Whatsapp only allows you to share videos and photos but BBM allows you to share any kind of file. That’s just amazing!
Note: You can share contacts and locations on both apps.
Security and Infrastructure
Blackberry’s security is top-notch when compared to Whatsapp.
- As mentioned earlier, BBM works using PIN instead of phone numbers, which gives it a huge edge in terms of security. For example: if you create a group on Whatsapp and start adding people, you can see anyone’s number on it and if you're a lady, then this could be a serious problem since anyone can write down the number and then harass you later.
- Anyone who would like to be your contact on BBM needs to send you an invite, which you have to authorize in order for that person to become your contact, unlike Whatsapp where anyone with your number can easily add and start sending messages to you.
- Communication over BBM is encrypted to such a high extent that even governments across the globe cannot decrypt it (One exception is the the Indian government: They can access your conversations, something that doesn't happen on Whatsapp, although it doesn’t prevent the Indian government from blocking Whatsapp if they do not allow them to read the conversations in future).
Blackberry’s infrastructure is also top-notch. BBM is used globally by people in enterprises and government agencies of all kinds, which also includes the United States Department of Defense. BBM is also approved to be used in case of emergency situations by several reputed companies.
Profile management on Whatsapp and BBM is almost the same except on BBM, you can change your status to busy (not status message), share what music you're listening to, allow apps to automatically update your status and see what BBM-compatible apps your friends use.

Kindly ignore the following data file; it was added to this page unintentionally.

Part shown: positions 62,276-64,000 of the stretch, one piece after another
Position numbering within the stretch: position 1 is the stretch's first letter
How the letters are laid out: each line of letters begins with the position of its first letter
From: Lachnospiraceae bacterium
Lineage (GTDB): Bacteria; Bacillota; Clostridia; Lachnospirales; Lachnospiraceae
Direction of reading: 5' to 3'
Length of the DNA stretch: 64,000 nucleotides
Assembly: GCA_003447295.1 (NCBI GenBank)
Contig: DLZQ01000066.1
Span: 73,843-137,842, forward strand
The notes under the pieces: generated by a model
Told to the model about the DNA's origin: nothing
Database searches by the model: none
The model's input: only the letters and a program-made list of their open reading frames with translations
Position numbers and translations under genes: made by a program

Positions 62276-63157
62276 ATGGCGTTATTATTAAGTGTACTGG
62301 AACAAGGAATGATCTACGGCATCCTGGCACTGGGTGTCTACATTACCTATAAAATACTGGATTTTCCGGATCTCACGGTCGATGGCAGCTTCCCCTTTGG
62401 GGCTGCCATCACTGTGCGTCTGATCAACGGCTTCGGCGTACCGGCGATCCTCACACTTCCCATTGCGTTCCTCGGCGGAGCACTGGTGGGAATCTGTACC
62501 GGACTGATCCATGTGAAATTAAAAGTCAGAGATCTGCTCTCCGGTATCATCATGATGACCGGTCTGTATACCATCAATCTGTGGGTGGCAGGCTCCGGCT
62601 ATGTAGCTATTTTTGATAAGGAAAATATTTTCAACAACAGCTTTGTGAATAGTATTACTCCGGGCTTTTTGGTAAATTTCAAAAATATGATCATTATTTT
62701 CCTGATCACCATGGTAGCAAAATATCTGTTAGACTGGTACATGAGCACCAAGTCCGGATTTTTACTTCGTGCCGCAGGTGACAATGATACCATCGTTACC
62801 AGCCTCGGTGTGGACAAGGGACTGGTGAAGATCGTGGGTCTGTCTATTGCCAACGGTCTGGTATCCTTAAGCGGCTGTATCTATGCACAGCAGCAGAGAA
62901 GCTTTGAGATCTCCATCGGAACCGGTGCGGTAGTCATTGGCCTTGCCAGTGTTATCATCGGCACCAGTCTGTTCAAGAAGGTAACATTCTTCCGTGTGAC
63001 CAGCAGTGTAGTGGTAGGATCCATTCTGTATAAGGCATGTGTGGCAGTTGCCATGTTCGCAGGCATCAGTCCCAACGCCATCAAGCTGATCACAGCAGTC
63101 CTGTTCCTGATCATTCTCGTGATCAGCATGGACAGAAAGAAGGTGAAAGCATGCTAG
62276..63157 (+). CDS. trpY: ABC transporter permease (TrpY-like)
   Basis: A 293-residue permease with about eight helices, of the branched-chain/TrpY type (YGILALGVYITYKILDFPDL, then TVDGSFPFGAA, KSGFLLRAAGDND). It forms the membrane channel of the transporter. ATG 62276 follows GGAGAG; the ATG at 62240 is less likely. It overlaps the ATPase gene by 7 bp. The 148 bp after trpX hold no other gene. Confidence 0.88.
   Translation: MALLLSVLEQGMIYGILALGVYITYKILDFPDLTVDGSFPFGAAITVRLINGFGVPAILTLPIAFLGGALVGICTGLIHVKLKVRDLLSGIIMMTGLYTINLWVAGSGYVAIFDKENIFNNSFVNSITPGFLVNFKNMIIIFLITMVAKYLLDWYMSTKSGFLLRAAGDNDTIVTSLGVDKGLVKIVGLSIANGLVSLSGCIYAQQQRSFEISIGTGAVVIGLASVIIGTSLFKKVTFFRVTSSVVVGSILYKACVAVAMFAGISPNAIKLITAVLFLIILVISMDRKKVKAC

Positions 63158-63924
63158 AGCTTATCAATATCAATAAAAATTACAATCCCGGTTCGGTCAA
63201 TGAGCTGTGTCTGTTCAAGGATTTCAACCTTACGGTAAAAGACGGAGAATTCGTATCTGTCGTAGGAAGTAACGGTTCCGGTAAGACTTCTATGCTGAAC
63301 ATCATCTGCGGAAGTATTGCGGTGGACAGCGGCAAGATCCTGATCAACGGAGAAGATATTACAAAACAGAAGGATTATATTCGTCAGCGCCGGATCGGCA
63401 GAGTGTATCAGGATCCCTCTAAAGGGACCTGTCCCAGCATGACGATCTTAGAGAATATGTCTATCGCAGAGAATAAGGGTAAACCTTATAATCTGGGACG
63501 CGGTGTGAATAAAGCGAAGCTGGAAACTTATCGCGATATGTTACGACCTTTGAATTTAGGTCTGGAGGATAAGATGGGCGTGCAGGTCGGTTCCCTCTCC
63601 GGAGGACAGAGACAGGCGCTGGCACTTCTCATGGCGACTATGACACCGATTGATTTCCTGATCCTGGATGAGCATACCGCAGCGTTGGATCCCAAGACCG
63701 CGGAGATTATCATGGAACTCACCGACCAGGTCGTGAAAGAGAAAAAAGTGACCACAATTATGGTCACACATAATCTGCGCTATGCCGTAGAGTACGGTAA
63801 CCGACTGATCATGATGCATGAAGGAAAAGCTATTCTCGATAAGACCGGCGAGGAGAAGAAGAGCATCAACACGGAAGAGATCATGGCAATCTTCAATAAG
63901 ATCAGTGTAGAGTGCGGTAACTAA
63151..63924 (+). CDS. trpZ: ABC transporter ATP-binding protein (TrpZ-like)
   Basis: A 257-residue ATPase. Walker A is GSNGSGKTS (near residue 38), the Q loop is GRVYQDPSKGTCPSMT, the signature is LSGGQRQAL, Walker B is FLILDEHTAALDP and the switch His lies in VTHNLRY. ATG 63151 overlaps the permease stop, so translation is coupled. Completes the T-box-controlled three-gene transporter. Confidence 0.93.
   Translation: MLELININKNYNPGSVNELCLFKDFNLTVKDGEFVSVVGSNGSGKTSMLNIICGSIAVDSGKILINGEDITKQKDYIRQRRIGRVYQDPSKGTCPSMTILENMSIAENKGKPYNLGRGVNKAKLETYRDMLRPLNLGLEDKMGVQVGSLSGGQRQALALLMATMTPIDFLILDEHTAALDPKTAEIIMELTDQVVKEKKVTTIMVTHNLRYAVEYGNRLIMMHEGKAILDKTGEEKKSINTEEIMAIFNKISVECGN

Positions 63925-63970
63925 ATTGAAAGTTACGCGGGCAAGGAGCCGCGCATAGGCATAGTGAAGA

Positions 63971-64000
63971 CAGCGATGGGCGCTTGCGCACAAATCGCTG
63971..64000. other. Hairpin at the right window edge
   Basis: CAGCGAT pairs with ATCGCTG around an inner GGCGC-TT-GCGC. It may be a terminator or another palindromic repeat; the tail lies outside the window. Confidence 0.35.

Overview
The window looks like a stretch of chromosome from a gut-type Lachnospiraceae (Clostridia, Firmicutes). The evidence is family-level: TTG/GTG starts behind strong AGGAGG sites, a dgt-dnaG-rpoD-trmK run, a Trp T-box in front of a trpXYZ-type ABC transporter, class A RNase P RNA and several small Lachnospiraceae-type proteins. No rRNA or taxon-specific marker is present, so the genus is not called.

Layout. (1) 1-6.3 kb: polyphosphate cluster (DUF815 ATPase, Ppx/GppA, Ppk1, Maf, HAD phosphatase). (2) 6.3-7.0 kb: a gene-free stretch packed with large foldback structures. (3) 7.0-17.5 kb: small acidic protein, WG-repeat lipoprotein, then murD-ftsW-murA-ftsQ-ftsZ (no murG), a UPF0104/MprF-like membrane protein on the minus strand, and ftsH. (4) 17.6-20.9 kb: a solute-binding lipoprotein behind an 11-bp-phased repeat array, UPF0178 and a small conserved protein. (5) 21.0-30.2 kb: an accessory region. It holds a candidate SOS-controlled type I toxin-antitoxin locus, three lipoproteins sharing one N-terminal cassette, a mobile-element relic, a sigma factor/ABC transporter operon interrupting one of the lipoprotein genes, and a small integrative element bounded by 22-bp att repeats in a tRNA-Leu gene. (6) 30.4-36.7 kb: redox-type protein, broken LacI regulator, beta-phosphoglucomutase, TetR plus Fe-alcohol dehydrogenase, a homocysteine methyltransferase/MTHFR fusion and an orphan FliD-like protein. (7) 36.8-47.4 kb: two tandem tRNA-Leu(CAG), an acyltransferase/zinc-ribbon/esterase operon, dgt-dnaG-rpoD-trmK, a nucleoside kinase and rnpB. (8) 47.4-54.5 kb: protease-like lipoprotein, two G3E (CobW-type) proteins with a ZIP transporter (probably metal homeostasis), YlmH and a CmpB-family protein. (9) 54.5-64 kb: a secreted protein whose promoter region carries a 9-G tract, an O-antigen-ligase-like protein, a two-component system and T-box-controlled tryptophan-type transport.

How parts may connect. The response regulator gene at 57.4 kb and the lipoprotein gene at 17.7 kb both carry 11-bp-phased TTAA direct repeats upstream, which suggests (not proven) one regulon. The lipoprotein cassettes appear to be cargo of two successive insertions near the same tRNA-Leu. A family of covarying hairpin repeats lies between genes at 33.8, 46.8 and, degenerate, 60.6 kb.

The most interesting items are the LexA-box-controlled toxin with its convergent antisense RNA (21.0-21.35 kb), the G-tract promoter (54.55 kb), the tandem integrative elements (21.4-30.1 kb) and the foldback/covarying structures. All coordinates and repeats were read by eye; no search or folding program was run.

Privacy and Price
BBM does not reveal any unwarranted information about the user unless you want to reveal it. Also, BBM does not show the date and time you were last seen at to everyone, like Whatsapp. It’s a potentially big privacy issue. What if you told (or lied to) someone you're busy but Whatsapp displays the date/time you last used Whatsapp at? That sucks.
BBM is completely free but Whatsapp is paid (although for some people the trial gets extended a few times, but that’s simply for promotion) and I see no reason to pay for Whatsapp when BBM offers superior functionality, a trustable infrastructure and better security/privacy.
Whatsapp time to increase its user base and make its service better is over and I think its safe to say that Blackberry Messenger is simply more superior than Whatsapp right now. BBM offers more features, is built on top of a reliable infrastructure, respects your privacy and keeps you secure, which makes it harder for other companies that offer a similar app to beat BBM. Sure, it’s missing BBM Channels, Voice/Video calling and Screen Sharing, but those features will make their way onto Android and iOS very soon, according to Blackberry. The only problem Blackberry has to tackle now is making users switch from Whatsapp (and other cross-platform messaging apps) to BBM and I wish Blackberry best of luck.